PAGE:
3. It is very difficult to make comments based on the press release only. Having said that, I was never optimistic about this drug. It has a different isoform as all the others (Ig4 vs Ig1); has little ARIA, which, in my opinion, also indicates less efficacy; and had negative Phase 2 studies in mild-moderate AD. Now, the decision to move into prodromal was wise and needed, but the lack of efficacy may thus indicate that the drug is simply not good enough. I did not participate in the crenezumab studies.

  4. Like all inactive Aβ antibodies in clinical studies so far, crenezumab demonstrates a significant cross-reaction with Aβ monomer. As R. Bateman has shown nicely years ago, this molecule is produced at high concentrations and high turnover. So every monomer-reacting Aβ antibody has to saturate the huge excess of monomer in the CNS first, and most of the dose is thereby consumed before it can neutralize misfolded Aβ oligomer species.

    Roche/Genentech correctly tried to compensate for this pharmacokinetic disadvantage by elevating the dose about fourfold in later Phase 3 studies, which is still not enough. Future clinical Aβ antibodies need to demonstrate at least 1,000-fold selectivity for oligomers over monomer. Only with such a profile will we be able to effectively neutralize steadily produced misfolded Aβ oligomer species in the CNS, while not interfering with the default physiological Aβ processing.

  5. The recently announced discontinuation of the crenezumab CREAD1 and CREAD2 studies represents yet another disappointment for AD patients and the field. While the autopsy of yet another negative Phase 3 trial is difficult, such analyses are necessary if progress is to occur. Some optimism for these Phase 3 trials was based on Phase 2 results showing trends for cognitive effects using a dose of 15 mg/kg IV (Cummings et al., 2018), with a subsequent quadrupling of the dose. Safety, perhaps related to the IgG4 backbone of the antibody, appeared to be good.

    Even though both crenezumab and solanezumab bind to the mid-domain of Aβ, unlike solanezumab, crenezumab is said to bind with 10-fold greater affinity to Aβ oligomers (Adolfsson et al., 2012). Elegant recent work has attributed these differences to specific physical-chemical differences between the antibodies (Ultsch et al., 2016). Given these considerations, addressing the following questions may help us to understand the reasons behind the futile results in the CREAD1 and CREAD2 studies.

    • What level of target engagement has been demonstrated for the dose utilized in Phase 3, and what is considered to be the primary target? If Aβ oligomers are considered the primary target, have CSF data shown sufficient target engagement based on Aβ oligomer assays? If direct assays of Aβ oligomers in CSF are not available, what estimates can be made of Aβ oligomer binding? In particular, the relative concentrations of Aβ oligomers, Aβ monomers and crenezumab would need to be considered given a 10-fold difference in binding affinity. An understanding of the overall stoichiometry of crenezumab, Aβ monomers and Aβ oligomers at the dose used in Phase 3 would be useful to understand.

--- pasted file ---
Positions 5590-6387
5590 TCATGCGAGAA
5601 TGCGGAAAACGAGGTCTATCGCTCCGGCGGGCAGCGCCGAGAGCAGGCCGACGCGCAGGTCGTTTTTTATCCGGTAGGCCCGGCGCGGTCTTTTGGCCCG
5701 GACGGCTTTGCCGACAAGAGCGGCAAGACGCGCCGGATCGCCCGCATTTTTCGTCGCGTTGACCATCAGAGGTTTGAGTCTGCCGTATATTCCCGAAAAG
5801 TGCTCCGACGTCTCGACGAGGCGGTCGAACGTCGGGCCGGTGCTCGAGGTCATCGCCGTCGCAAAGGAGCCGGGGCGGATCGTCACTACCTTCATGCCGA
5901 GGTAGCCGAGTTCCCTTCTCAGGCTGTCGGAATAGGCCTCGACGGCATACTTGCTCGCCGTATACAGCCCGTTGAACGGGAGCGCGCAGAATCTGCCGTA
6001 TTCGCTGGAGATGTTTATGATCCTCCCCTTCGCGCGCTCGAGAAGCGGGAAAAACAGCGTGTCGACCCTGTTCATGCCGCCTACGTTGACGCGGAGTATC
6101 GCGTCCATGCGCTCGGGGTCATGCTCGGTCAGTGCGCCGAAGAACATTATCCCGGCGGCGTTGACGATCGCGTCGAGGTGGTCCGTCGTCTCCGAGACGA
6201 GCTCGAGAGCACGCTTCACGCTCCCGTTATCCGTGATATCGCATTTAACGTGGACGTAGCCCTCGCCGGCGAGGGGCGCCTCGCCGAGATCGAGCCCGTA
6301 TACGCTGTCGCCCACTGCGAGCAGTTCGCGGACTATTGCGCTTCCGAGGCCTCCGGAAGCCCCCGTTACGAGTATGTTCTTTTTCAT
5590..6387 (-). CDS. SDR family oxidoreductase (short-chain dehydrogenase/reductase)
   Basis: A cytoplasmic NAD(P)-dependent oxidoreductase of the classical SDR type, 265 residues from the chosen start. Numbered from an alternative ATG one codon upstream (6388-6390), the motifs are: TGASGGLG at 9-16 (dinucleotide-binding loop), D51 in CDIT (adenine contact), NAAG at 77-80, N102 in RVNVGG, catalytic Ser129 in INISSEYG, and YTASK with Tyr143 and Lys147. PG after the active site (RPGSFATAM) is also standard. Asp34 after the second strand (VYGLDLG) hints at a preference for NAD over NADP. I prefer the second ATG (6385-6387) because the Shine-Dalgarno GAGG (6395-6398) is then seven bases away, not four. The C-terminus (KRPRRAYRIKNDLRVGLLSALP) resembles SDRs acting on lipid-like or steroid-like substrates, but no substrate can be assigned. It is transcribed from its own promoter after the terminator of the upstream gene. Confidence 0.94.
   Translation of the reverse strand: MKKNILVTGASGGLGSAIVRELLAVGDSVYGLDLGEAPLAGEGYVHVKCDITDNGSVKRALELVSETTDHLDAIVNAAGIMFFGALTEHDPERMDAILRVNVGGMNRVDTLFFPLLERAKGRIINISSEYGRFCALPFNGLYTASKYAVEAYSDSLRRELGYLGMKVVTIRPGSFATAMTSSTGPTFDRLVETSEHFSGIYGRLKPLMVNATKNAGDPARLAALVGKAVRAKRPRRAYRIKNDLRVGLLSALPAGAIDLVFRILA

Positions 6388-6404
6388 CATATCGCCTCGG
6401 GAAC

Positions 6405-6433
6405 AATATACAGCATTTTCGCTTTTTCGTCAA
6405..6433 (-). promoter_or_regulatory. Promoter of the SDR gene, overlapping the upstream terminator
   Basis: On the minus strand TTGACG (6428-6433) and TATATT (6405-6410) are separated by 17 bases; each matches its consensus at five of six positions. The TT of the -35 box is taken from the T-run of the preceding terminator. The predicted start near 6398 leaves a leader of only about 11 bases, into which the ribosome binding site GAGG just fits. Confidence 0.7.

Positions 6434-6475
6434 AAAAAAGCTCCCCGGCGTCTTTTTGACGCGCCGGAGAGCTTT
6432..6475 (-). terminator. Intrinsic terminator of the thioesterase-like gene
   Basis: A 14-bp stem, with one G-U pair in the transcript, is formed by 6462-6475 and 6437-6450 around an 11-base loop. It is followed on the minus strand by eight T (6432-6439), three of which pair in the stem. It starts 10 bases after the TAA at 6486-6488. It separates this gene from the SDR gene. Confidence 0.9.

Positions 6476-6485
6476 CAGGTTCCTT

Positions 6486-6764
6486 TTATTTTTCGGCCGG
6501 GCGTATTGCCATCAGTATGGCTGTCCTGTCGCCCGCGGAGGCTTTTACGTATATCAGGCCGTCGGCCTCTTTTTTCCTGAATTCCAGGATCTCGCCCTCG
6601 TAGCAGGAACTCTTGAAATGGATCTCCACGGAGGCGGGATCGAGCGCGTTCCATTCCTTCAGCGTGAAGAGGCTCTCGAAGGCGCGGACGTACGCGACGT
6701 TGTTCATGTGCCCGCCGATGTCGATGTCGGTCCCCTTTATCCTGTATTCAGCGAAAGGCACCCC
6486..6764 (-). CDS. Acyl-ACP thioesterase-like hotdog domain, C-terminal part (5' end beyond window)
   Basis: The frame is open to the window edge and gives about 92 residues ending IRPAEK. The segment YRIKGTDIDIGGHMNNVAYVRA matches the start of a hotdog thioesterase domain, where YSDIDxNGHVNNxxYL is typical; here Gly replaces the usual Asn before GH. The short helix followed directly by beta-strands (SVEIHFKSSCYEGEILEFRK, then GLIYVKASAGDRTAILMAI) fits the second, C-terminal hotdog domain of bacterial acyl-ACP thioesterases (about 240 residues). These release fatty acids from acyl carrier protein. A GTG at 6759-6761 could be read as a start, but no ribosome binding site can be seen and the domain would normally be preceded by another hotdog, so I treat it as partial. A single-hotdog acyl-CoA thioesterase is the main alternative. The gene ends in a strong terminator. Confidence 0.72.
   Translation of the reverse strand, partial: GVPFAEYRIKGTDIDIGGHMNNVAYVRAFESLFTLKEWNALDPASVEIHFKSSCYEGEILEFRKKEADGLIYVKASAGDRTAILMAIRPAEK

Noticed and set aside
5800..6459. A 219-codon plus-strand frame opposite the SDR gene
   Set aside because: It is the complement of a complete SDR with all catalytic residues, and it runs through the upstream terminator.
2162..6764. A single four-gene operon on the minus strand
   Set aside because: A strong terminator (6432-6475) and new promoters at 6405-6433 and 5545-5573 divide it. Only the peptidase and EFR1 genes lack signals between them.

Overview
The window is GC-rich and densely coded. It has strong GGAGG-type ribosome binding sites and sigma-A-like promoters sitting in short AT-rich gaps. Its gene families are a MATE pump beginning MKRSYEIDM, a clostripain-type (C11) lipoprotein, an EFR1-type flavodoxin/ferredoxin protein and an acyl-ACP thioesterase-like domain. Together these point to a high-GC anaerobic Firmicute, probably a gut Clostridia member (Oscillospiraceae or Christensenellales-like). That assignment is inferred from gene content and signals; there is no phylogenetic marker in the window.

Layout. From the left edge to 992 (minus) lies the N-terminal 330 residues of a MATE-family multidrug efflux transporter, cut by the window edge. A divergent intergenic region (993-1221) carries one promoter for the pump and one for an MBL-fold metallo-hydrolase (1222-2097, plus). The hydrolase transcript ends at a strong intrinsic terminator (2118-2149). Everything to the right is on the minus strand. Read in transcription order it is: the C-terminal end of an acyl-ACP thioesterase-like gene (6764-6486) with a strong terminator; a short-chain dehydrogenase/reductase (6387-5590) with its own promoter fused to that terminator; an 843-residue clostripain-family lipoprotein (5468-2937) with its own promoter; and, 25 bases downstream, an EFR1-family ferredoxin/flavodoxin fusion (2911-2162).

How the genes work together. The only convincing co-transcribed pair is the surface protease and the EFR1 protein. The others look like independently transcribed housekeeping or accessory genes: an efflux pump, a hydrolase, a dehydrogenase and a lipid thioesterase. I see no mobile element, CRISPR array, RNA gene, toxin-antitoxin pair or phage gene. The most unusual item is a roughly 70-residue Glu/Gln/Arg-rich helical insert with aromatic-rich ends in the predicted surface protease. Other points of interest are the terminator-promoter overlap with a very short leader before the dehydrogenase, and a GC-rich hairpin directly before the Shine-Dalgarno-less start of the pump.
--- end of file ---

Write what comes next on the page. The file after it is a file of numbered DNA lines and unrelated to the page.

• Given that a positive visual read of amyloid PET imaging (or CSF analyses) was required for inclusion, how did baseline plaque load based on SUVRs compare to other studies? Could plaque load have been relatively high, even though clinical symptoms were relatively mild, due to the requirement for a visual read?
    • While the populations for the studies included evidence of amyloid positivity, the sample sizes for the studies (approximately 375 patients/arm) were relatively small. Is there any evidence that with a larger sample size a drug effect could have been observed?
    • The CDR-SB in some international studies has had substantial variability. Could that variability have played a role in the futility of the studies, and do other cognitive and functional measures behave similarly?
    • While looking for trends in subgroups is fraught with peril, since these studies did include patients on the disease continuum ranging from mild cognitive impairment to mild dementia, is there any evidence for greater drug effect with either more or less mild clinical symptoms?

    Answers to these and other questions will help the field move forward to find effective disease-modifying therapies for AD.

    References:

    . ABBY: A phase 2 randomized trial of crenezumab in mild to moderate Alzheimer disease. Neurology. 2018 May 22;90(21):e1889-e1897. Epub 2018 Apr 25 PubMed.

    . An effector-reduced anti-β-amyloid (Aβ) antibody with unique aβ binding properties promotes neuroprotection and glial engulfment of Aβ. J Neurosci. 2012 Jul 11;32(28):9677-89. PubMed.

    . Structure of Crenezumab Complex with Aβ Shows Loss of β-Hairpin. Sci Rep. 2016 Dec 20;6:39374. PubMed.

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References

Therapeutics Citations

  1. Crenezumab
  2. Aducanumab
  3. Gantenerumab
  4. BAN2401

News Citations

  1. On Target: Crenezumab Reduces Aβ Oligomers in CSF
  2. Crenezumab Disappoints in Phase 2, Researchers Remain Hopeful
  3. Immunotherapy I: Baby Steps, but No Breakthroughs
  4. Much ‘Adu’ About a Little: Phase 1 Data Feeds the Buzz at CTAD
  5. NIH Director Announces $100M Prevention Trial of Genentech Antibody

Other Citations

  1. RG6100 

External Citations

  1. CREAD 1
  2. CREAD 2
  3. company press release
  4. Alzheimer Prevention Initiative Phase 2 trial
  5. ABBY 
  6. BLAZE

Further Reading